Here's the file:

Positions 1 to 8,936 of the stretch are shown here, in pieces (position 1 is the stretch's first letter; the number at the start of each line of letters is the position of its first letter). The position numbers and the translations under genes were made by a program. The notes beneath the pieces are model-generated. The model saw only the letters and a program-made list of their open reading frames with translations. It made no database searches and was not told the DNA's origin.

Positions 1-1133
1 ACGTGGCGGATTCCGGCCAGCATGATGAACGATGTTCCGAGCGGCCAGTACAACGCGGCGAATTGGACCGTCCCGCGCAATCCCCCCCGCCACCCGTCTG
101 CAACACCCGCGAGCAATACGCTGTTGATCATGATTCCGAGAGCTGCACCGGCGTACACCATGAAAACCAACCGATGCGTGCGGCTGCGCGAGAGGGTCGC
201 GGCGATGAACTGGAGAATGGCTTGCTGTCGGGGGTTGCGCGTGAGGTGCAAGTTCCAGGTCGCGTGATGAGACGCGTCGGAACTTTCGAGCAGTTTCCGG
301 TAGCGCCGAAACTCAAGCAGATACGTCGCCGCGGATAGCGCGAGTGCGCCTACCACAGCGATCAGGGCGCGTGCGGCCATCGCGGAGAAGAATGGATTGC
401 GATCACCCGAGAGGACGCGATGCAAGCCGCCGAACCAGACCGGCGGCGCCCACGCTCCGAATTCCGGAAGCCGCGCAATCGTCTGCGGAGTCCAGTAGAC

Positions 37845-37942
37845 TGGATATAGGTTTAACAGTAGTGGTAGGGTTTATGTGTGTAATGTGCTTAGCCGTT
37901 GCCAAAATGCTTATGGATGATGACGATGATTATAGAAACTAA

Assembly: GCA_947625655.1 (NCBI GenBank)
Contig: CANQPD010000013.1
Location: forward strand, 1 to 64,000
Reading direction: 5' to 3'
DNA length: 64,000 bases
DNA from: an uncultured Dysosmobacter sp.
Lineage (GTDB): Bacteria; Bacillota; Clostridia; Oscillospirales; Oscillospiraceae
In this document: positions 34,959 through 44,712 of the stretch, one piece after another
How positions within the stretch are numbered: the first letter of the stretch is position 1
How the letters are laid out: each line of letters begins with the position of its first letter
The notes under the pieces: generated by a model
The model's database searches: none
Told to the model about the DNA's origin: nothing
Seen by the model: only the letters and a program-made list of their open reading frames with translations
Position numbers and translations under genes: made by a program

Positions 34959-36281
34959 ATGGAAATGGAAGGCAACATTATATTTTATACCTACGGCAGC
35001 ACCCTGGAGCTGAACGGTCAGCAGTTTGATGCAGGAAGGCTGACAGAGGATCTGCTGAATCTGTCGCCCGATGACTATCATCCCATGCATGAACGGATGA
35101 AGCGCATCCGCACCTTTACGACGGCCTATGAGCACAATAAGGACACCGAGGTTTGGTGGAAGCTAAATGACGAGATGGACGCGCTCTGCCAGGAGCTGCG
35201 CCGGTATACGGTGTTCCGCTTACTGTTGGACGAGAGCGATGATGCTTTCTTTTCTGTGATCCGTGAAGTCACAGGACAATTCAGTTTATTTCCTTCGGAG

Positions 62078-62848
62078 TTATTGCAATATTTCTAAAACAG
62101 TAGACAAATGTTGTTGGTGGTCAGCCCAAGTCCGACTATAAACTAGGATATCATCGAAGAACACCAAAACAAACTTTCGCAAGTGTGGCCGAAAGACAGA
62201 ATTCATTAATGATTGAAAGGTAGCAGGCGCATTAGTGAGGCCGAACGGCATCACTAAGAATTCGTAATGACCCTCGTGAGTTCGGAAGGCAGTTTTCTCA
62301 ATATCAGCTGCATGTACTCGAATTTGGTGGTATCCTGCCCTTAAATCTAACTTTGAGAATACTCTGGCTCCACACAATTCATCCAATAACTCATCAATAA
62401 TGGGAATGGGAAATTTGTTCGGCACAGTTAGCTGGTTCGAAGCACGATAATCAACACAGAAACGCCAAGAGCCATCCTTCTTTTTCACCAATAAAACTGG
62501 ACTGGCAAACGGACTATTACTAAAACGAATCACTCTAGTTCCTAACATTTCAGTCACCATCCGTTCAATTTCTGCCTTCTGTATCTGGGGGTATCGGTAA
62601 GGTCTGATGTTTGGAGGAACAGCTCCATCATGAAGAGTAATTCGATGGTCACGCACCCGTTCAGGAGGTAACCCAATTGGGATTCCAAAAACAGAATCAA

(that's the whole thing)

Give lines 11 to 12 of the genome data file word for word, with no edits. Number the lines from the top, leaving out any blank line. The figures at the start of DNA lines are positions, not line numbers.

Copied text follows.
Assembly: GCA_947625655.1 (NCBI GenBank)
Contig: CANQPD010000013.1